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Old February 2, 2018, 05:20 PM   #40
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During firearms training classes, I have had several instructors, that were LEO's, tell the class that the average self defense shooting happens within 3 yards, in about 3 seconds and requires about 3 rounds.
What if you are not in a average situation.
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Old February 2, 2018, 05:27 PM   #41
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What if you are not in a average situation
I think you have raised an excellent point!! Before I ponder that, could you give me the definition of the "average deadly encounter"?
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Old February 2, 2018, 05:35 PM   #42
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During firearms training classes, I have had several instructors, that were LEO's, tell the class that the average self defense shooting happens within 3 yards, in about 3 seconds and requires about 3 rounds.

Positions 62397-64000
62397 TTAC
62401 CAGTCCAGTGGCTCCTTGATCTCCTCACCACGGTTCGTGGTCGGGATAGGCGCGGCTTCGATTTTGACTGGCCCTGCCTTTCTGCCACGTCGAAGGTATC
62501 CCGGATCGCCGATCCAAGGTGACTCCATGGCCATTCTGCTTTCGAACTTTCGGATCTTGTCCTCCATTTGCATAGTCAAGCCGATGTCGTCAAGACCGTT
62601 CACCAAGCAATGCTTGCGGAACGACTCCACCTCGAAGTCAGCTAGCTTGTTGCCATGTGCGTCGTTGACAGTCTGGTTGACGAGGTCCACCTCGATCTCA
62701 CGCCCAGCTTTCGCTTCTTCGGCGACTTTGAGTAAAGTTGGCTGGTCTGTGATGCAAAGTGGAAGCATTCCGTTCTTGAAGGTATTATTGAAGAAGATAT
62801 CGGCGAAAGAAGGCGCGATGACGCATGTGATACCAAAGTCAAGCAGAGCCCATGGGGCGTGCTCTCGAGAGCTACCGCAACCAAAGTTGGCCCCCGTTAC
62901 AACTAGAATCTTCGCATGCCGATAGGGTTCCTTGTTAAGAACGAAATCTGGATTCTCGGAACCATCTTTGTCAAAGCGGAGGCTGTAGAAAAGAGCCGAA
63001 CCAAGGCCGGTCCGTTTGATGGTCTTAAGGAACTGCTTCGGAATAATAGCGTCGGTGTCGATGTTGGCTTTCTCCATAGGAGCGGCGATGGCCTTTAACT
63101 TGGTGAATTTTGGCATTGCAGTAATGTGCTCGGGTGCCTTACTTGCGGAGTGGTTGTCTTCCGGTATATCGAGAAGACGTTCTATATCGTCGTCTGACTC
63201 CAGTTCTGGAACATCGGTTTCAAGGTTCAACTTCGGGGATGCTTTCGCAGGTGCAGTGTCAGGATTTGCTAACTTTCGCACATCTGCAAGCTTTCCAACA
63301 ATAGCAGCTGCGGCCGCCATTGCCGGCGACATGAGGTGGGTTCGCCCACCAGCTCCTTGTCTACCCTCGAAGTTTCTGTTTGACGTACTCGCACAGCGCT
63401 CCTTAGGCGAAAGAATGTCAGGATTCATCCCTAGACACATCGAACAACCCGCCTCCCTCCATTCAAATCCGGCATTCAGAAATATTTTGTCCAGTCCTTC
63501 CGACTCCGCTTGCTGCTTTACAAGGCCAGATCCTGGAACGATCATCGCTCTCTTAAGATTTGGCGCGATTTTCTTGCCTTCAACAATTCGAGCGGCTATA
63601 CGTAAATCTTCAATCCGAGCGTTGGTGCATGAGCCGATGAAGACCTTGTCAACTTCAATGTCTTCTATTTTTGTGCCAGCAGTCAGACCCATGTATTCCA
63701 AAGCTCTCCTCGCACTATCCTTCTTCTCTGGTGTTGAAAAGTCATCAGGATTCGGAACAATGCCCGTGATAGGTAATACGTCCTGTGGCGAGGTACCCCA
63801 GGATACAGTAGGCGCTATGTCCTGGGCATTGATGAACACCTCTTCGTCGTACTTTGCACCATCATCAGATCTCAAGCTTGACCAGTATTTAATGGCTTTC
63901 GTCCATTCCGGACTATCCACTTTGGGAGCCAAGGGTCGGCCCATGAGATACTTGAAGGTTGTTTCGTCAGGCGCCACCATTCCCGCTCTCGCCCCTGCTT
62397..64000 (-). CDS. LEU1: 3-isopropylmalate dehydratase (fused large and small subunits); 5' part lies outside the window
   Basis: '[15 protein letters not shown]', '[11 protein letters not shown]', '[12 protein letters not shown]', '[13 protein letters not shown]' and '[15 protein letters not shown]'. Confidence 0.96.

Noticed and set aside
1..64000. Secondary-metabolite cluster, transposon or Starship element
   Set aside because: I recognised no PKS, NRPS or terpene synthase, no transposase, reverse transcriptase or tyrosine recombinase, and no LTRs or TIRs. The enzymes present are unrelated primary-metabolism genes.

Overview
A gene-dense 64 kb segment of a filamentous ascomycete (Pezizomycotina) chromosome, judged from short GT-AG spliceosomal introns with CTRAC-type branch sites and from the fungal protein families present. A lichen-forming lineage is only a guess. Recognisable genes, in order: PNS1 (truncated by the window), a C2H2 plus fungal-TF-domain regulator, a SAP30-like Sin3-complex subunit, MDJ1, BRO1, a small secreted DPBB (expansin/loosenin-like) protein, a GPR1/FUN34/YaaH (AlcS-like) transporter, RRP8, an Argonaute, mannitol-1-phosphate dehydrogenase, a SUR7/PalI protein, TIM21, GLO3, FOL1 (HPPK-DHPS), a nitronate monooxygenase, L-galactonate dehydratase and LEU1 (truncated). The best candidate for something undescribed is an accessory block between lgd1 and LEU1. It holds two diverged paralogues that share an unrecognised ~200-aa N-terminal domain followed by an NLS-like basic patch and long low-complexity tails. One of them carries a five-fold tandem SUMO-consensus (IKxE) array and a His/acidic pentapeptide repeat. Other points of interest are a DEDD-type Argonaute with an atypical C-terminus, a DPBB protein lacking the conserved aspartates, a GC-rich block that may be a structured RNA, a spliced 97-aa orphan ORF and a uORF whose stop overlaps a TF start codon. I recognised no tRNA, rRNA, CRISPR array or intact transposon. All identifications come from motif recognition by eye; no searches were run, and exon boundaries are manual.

That is repeated often. No one can provide a basis for it.

Think about it: if you are shooting at someone within three yards, and he is moving toward you at anything grater than a yard and a half per second, how in the world could you fire three rounds?
I've heard those numbers as well. The first time was in the early 90s during my initial LEO firearms training. We were mid stream in the move from wheel guns to auto loaders. That MAY HAVE BEEN some old numbers from FBI stats related to LEO involved shootings. A majority of LEO involved shootings involve some sort of personal contact with someone at "talking distances" (3 or 4 yards). Those numbers would be too outdated for use today other than comparison, if they were even accurate when they were fresh. There have been too many changes (changes in firearms, changes in societal norms, etc.).
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Old February 2, 2018, 05:52 PM   #43
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Before I ponder that, could you give me the definition of the "average deadly encounter"?
Good point, now i will have to ponder that.
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Old February 2, 2018, 10:25 PM   #44
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Briandg: If people start training at 50yds a lot of them will quickly become discouraged.
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Old February 3, 2018, 07:38 AM   #45
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Then all bad guys should be required to train at 50 yds. Poor joke.